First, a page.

10. Mary Cassatt
The only American officially associated with the Impressionists, Mary Stevenson Cassat was born in 1844 in what is now Pittsburgh, PA and died in 1926 in Paris. Cassatt is, perhaps, best known for her portraits of women, mothers and children, and sometimes only children, enjoying a quiet peaceful life of an affluent upper middle class. Soft, colorful and warm, Cassatt’s compositions present content and harmony.
In 1868, Cassatt’s painting The Mandolin Player (private collection) was accepted at the Paris Salon, the first time her work was represented there. Following a brief return to the US during the Franco-Prussian War, Cassatt spent several months in Parma, Italy, Spain, Holland and Belgium studying works by Parmigianino, Titian, Michelangelo and other giants of the Renaissance, Classicism and Baroque.
“The only American officially associated with the group, Cassatt exhibited in four of their eight exhibitions, in 1879, 1880, 1881, and 1886. Under their influence, Cassatt revised her technique, composition, and use of color and light, manifesting her admiration for the works of the French avant garde, especially Degas and Manet. Degas, her chief mentor, provided criticism of her work, offered advice on technique, and encouraged her experiments in printmaking. Like Degas, she was chiefly interested in figure compositions. During the late 1870s and early 1880s, the subjects of her works were her family (especially her sister Lydia), the theater, and the opera. Later she made a specialty of the mother and child theme, which she treated with warmth and naturalness in paintings, pastels, and prints.” – Metropolitan Museum of Art.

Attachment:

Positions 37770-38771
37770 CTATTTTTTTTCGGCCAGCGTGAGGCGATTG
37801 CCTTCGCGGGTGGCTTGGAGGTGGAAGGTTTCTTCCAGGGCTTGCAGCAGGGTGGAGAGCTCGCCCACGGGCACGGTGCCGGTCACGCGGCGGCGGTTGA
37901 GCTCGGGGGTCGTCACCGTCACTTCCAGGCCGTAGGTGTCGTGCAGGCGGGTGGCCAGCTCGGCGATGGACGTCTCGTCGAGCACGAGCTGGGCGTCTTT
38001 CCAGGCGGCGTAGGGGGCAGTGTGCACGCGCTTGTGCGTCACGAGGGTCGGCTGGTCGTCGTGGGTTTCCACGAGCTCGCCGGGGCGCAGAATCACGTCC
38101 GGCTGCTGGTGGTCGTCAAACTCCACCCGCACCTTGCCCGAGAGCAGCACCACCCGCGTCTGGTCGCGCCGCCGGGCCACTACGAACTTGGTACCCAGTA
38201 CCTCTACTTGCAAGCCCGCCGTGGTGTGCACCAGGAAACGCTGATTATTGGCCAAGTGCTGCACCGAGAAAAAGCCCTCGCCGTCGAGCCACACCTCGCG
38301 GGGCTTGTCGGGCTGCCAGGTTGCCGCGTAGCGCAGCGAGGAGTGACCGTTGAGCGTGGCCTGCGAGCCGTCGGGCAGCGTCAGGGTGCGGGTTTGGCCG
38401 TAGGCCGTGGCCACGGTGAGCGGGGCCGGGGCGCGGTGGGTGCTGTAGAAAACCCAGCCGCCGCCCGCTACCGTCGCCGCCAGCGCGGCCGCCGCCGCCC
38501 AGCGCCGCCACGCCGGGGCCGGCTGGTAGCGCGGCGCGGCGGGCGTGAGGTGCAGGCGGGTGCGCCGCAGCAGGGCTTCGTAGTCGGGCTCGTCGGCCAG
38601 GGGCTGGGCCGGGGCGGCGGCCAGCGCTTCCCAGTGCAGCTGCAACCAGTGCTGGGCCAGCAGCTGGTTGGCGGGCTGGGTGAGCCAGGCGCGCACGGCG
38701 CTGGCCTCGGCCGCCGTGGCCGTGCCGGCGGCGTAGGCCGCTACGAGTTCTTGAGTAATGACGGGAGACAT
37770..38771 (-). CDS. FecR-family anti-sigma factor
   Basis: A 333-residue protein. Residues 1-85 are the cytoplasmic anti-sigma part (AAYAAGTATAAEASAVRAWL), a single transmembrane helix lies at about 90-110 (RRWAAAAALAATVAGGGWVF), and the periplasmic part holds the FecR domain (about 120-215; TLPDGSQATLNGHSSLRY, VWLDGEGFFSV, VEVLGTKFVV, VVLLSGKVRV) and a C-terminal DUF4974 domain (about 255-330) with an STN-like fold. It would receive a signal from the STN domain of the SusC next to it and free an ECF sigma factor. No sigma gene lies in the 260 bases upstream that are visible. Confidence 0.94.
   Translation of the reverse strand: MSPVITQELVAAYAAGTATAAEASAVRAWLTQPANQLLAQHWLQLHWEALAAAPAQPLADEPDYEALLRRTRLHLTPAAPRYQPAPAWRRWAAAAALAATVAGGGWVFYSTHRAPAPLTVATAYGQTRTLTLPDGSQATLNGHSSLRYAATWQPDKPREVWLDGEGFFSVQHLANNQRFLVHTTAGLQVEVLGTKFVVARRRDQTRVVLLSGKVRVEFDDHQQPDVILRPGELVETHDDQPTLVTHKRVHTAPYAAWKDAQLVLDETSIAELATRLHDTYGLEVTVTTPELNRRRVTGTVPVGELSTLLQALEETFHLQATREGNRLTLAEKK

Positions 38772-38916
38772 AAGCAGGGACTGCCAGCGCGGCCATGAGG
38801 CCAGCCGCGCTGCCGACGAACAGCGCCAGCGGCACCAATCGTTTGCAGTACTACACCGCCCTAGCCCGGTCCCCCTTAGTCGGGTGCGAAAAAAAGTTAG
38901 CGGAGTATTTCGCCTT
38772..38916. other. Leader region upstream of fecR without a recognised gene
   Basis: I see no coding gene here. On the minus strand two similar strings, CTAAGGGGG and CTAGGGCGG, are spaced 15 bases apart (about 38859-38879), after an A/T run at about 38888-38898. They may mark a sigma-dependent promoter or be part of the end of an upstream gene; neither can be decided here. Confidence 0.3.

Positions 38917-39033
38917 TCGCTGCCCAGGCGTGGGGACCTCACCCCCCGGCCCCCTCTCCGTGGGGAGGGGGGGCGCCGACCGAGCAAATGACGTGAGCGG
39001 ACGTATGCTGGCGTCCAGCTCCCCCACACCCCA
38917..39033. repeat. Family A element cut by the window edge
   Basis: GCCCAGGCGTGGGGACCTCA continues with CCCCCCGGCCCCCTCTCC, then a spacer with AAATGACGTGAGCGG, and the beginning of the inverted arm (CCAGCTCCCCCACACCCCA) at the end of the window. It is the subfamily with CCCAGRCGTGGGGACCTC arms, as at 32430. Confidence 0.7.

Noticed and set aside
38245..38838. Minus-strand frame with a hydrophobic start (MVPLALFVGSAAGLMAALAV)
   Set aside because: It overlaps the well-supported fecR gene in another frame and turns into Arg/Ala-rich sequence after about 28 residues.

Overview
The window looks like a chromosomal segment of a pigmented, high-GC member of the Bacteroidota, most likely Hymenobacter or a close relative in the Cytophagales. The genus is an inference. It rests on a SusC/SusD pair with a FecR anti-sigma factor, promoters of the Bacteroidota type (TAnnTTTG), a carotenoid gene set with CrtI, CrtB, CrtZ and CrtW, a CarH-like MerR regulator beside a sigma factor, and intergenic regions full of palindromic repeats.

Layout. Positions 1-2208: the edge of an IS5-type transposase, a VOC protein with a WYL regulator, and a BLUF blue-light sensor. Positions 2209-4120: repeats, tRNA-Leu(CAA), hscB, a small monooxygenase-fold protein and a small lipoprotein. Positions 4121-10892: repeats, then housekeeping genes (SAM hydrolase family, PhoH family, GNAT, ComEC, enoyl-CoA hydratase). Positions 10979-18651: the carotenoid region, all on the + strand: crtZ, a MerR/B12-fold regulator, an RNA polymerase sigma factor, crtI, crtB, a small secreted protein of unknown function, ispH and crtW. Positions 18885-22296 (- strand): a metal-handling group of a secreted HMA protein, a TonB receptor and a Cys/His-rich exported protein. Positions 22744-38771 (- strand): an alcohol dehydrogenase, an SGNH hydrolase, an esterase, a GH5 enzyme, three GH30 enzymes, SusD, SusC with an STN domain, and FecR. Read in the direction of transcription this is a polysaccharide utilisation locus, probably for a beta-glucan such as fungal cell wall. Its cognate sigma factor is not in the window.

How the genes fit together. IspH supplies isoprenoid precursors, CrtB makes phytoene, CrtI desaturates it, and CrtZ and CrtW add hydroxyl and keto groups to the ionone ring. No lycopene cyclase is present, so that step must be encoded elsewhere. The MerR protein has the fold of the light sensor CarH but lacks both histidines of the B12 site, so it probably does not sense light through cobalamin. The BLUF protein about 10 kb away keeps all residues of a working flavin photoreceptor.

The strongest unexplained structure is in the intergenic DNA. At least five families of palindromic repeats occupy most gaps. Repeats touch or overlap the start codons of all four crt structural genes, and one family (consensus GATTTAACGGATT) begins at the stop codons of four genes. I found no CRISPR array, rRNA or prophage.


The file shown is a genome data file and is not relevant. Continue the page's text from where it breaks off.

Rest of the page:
Mary Cassatt’s art advisory skills lead to the formation of some of the most extensive and important collections of Impressionist and French avant-garde art. One such private collection, curated almost single-handedly by Cassatt, was the Havemeyer Collection. Some 2,000 pieces of art from that collection have been gifted to the Metropolitan Museum of Art in New York.
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